And with a well-meant "Sweet dreams!" famous occult author Sheila Lomanesco ended her lecture. The audience was stunned by this completely new form of mysticism, propagating the practice of occult one-legged dances so as to achieve what Miss Lomanesco called "The Ultimate Sleep". "We are all too much awake and need to get rid of this torturing state of awareness", the brilliant guru stated. "Sleep is our destiny; twenty-four hours a day, seven days a week. We must lose our awake-ness permanently as soon as we can."
Naturally, resistance was heard, mainly from a Sheng Fui master and reincarnation therapist seated in the front row named Dr Fabius. But Sheila waived his criticism away. "Dr Fabius needs a course in lateral thinking", she lectured. "I suggest he study the work of Wilhelm Reich and the Qabalists; of Mathers and Crowley; Steiner perhaps, and, most of all, Gurdjieff! If you learn Gurdjieff backwards, Dr Fabius, you will understand more of me." The crowd laughed; imagine the intelligent Dr Fabius, former hardware designer, AI researcher and IQ test pioneer, turn student of the occult!
Among the thousands who had attended Sheila Lomanesco's lecture was Inspector Longone of the New Amsterdam Police. Hardly had he left the Lomanesco Stadium or his mobile rang. Trouble! Hurrying to the scene of the crime the good policeman passed the house of Mr Ximpson, a respected citizen. There was screaming inside, which amazed the Inspector as this was otherwise a quiet neighbourhood where silence was broken by nothing but the peaceful whisper of complaint letters to the authorities. "Bust me, Inspector! I just brutally murdered my wife and children. Look, I've still got blood on my hands!" Mr Ximpson panicked out of his house. But Longone had to turn him down; "Sorry sir, can't help you now. Bad case of psychometrics in 50th Street. Illegal IQ testing, see."
Ximpson understood. "That's indeed more urgent Inspector. Disgusting. Shall I come along and help you? I'm the kind of guy you can call in to 'clean up dodge', so to speak. I can hit him for you if you want!"
"Excellent, Mr Ximpson. Please be so kind as to follow me. And don't worry 'bout the wife and kids, I'll give you legal advice later to get you off the hook. Law is my greatest field of expertise; I know an act of felony when I see one!", the conscientious policeman assured while he kindly shook Mr Ximpson's bloodstained hand. The proud citizen stood firm. "M.A. Ximpson, at your service! Let's give the scum hell!"
And off they went to the Hölin Institute For Decoding Philosophy. "I warned him sure enough, but he's gone too far. Sad to see such a learned man perish in the House of Many Doors, but law is law. And the law forbids unlicensed IQ testing, as sure as my name is Eric Hart!"
"Well spoken, Longone", Mr Ximpson applauded. "Call me Kevin", the Inspector nodded. "How traumatic it must be for you by the way to just have brutally slaughtered your family, and how well are you coping! I understand these things all too well, being a legal expert and all that." "Thanks Kev'. How was the Lomanesco lecture? I saw you sitting in the stadium on Solarweb." "Stunning it was! And how fascinating these events can now be experienced real-time anywhere from Muskogee right up to the Moon Hilton!" "Not to mention the iron mines of Mars, where our friend Dr L. Ron Hölin will no doubt be spending his remaining years!" Their merry laughter filled the deserted streets of New Amsterdam.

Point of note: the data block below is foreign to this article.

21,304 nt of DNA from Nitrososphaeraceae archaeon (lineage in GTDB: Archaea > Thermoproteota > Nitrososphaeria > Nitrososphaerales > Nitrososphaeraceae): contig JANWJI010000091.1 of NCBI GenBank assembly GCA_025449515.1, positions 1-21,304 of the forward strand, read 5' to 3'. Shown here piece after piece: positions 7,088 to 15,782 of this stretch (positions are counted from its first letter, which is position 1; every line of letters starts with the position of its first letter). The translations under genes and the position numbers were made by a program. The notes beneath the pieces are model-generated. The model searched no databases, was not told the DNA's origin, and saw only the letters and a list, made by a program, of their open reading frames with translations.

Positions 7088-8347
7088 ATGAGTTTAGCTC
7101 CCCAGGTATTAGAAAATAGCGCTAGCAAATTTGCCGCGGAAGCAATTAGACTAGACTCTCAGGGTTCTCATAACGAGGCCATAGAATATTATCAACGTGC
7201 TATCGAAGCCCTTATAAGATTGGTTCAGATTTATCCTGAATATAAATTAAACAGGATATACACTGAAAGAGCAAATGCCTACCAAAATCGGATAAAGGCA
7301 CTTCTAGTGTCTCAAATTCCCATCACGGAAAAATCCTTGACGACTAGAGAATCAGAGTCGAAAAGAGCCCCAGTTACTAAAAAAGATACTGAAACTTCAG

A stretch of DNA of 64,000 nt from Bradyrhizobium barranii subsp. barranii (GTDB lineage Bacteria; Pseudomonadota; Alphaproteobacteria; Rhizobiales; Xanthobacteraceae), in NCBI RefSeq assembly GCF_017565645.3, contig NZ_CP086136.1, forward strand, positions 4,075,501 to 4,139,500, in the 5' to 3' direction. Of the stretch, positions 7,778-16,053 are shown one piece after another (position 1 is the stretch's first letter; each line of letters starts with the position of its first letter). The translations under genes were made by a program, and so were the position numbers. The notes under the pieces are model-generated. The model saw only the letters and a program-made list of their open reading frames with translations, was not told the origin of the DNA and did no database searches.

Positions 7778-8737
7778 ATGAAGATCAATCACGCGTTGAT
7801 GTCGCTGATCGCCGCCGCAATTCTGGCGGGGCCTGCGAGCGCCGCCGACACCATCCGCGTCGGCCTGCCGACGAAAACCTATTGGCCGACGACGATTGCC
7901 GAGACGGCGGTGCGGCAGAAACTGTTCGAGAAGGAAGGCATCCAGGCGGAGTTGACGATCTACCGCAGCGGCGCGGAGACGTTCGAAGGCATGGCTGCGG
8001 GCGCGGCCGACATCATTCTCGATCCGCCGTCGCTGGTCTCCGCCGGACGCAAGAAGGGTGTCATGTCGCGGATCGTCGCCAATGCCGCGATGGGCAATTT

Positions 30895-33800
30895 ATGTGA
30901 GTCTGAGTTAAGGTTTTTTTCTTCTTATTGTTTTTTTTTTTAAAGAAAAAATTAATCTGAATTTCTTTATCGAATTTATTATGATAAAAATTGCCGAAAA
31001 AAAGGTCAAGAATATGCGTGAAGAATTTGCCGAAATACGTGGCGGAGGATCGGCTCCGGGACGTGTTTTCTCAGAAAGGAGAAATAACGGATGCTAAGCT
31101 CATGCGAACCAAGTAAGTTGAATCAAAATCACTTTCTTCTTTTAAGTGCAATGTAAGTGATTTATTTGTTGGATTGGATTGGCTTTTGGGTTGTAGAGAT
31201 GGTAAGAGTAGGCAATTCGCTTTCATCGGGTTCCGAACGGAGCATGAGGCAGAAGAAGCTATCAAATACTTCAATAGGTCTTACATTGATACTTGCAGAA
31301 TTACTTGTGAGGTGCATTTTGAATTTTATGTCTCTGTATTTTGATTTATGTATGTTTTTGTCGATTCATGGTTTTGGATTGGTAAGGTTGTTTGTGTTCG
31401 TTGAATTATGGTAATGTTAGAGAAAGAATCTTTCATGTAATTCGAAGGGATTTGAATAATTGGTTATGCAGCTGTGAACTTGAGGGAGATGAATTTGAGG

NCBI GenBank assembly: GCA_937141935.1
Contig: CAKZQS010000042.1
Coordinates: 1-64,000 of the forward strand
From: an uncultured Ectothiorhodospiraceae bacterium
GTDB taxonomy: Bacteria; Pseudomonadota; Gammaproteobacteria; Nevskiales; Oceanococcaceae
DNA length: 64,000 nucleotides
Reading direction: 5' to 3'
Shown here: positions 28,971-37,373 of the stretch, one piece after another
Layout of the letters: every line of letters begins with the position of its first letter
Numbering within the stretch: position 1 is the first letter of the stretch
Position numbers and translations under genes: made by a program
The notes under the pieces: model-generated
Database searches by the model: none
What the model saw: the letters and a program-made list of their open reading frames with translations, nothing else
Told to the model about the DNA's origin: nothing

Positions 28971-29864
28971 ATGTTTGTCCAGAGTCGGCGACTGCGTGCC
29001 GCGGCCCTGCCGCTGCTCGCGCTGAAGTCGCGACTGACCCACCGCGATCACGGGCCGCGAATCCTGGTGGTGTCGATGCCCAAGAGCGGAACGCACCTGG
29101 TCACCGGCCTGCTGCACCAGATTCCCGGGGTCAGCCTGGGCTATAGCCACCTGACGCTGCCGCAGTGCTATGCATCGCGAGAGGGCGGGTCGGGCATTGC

"And have you noted", the intelligent Mr Ximpson continued, "that if you take the full text of Sheila Lomanesco's latest book 'The Ultimate Sleep' and very carefully write it backwards in a 666 x 666 matrix, leaving out all interword spaces, you end up with all the letters needed to form the names of all Earth-crossing asteroids, including impact dates, up to April 4, 3556 ?" "You don't say?!", the baffled policeman gazed. "We must discuss that over a stiff drink after work. Chez Maxim allright, Max?"
"My favourite restaurant! One of the Northern Hemisphere's finest, so they say. Don't know why, but I feel at home there. 'Like their house wine. Still from Steinbeck Vineyard?" "The very same - knew you'd like that. But here's Hölin's house; let's put the boot in." With a tap of his shoulder the Inspector unlocked the door and shouted, "Dr Hölin! The game is up!". When no response followed, the two brave men entered.
"Look! Test sheets on his desk!" Longone picked up two forms by their corners and held them up with straight arms, one in each hand, as in a dumbbell exercise. "Hark!", he boomed, and shook his hands. "Hark the evil thunder of score sheet!!" Max Ximpson shuddered with horror, used as he was only to the peaceful rustle of complaint letter.
Dr Hölin walked home from the Sculpture of Freedom, where, up in the Torch of Good Taste, New Amsterdam's summit of civilized manners, he had attended a lecture by his favourite poet, Joe Dwight, "Poet of the 15-hour day", as his nickname was. The good philosopher was entertaining himself walking by mentally performing a cybernetic analysis of the great poet's magnum opus, the brilliant cycle "The Well-Tempered Grandfather". "Good anticipatory counterpoint; not too sure 'bout the quiescence though. And where does Gödel fit in? I wonder..." Thus pondering the learned man arrived at the remains of his front door.